African Horse Sickness Overview
African horse sickness (AHS) is a severe, infectious, insect-borne, often fatal disease of horses caused by the AHS virus (AHSV). AHSV is a member of the genus Orbivirus
family. There are 9 different serotypes of AHSV. AHS is endemic to Africa, predominately found in the central tropical regions, however it spreads regularly to Southern Africa and occasionally Northern Africa. Other hosts that are affected by AHSV include donkeys, mules, and zebras. AHS is the only equine disease for which the World Organization for Animal Health (OIE)
observes official recognition status, which requires that other countries immediately notify OIE of any outbreaks of AHS that occur in their country. A polyvalent, live-attenuated vaccine (LAV) against AHSV was developed in the 1930s. The vaccine is used widely in horses in endemic areas. The vaccine provides protection against all 9 AHSV types and is supplied in 2 separate vials, each containing different combinations of AHSV types.
AHS has both a seasonal and epizootic cyclical incidence, with increased incidences associated with drought followed by a heavy rain. Seasonally, most cases of AHS occur during the late summer and autumn. Major outbreaks of AHS are strongly linked with the warm (El Nino) phase of the El Nino/Southern Oscillation (ENSO). First cases of AHS outbreaks generally start in February, with the more serious outbreaks occurring in March and April. Immediately following the first frosts, which usually coincides with the end of April or the start of May, the disease abruptly disappears. However, with delayed frost or in areas such as parts of South Africa which doesn't usually get frost, usually continues to see cases of AHS well into May or June.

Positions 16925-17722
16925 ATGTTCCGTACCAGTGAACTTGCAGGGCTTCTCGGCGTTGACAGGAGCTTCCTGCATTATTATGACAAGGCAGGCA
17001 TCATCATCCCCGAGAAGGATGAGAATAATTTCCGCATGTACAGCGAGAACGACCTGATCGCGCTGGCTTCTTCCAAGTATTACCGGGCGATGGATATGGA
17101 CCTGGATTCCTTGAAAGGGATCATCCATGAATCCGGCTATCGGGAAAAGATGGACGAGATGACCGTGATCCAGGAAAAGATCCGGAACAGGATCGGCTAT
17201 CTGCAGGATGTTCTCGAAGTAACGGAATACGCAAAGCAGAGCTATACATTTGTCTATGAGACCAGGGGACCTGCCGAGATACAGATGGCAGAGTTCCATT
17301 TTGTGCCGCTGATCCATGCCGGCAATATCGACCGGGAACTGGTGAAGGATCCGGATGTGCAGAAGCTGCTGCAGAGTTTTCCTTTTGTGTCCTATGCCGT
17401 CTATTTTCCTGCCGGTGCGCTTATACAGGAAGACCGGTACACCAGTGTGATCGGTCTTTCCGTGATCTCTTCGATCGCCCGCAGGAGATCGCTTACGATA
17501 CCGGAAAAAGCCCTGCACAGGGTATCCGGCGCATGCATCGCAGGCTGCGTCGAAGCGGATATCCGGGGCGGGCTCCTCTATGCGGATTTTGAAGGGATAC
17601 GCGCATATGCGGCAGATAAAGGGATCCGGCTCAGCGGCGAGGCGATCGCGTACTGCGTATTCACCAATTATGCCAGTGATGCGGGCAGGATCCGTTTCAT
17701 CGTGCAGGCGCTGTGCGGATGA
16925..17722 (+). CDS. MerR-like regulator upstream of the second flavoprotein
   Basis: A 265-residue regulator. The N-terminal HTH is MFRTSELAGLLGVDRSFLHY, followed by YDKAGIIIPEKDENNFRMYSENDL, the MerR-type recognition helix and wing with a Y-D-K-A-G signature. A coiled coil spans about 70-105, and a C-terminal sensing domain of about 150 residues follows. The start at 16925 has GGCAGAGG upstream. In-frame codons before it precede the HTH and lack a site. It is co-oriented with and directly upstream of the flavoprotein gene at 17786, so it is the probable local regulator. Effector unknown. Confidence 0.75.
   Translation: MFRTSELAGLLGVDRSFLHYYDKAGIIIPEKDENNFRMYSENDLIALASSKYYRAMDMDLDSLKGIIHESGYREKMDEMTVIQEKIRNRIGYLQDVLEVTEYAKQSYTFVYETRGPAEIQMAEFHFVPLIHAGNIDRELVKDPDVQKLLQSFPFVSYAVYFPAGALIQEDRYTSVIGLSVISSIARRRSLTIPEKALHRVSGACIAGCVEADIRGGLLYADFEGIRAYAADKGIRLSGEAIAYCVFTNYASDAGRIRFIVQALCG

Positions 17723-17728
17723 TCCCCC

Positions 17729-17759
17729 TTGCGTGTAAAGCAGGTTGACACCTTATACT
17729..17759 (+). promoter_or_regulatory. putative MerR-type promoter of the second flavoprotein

Four manifestations of AHS
AHS manifests as four different forms--subclinical form, subacute or cardiac form, acute respiratory or pulmonary form, or a mixed form (consisting of a combination of cardiac and pulmonary forms).
- Subclinical form: Also referred to as horse sickness fever, this form of AHS is the most mild and rarely causes death. Clinical signs include fever that slowly develops over a course of 4 to 5 days to where it peaks at (104 - 105°F (40 - 40.5°C) then drops back to normal.
- Subacute or cardiac form: Also known as the "dikkop" form of AHS, and is a milder form. Affected horses have a 50% chance at recovery. Clinical signs include acute onset of fever (102 - 106°F (39 - 41°C) that persists in horses for 3 to 4 days. As the fever starts to decline, various parts of the horse's body start to swell, most commonly the supraorbital fossa, eyelids, facial tissues, neck, thorax, brisket, and shoulder regions. A gradual decrease in swelling occurs in horses that recover over a course of 3 to 8 days.
- Acute respiratory or pulmonary form: Also referred to as the "dunkop" or simply "pulmonary" form, this is considered the peracute form of AHS. This form of AHS occurs when AHSV infects fully susceptible horses, such as foals that have lost their maternally derived passive immunity. Horses affected by this form of AHSV have an extremely poor prognosis, and have less than 5% chance of recovery.
- Mixed form: This form of AHS is considered to be the most common form observed in cases of AHS in horses. Horses affected by this form of AHS develop a combination of clinical signs related to the subacute or cardiac form and the acute respiratory or pulmonary form. Affected horses have a 20-30% chance of survival.
AHSV is transmitted between hosts primarily by biting midges of the genus Culicoides
, similar to bluetongue virus (BTV) in ruminants and equine encephalosis virus (EEV) in horses.
The incubation period for AHS is typically 7-14 days, however it can be as short as 2 days.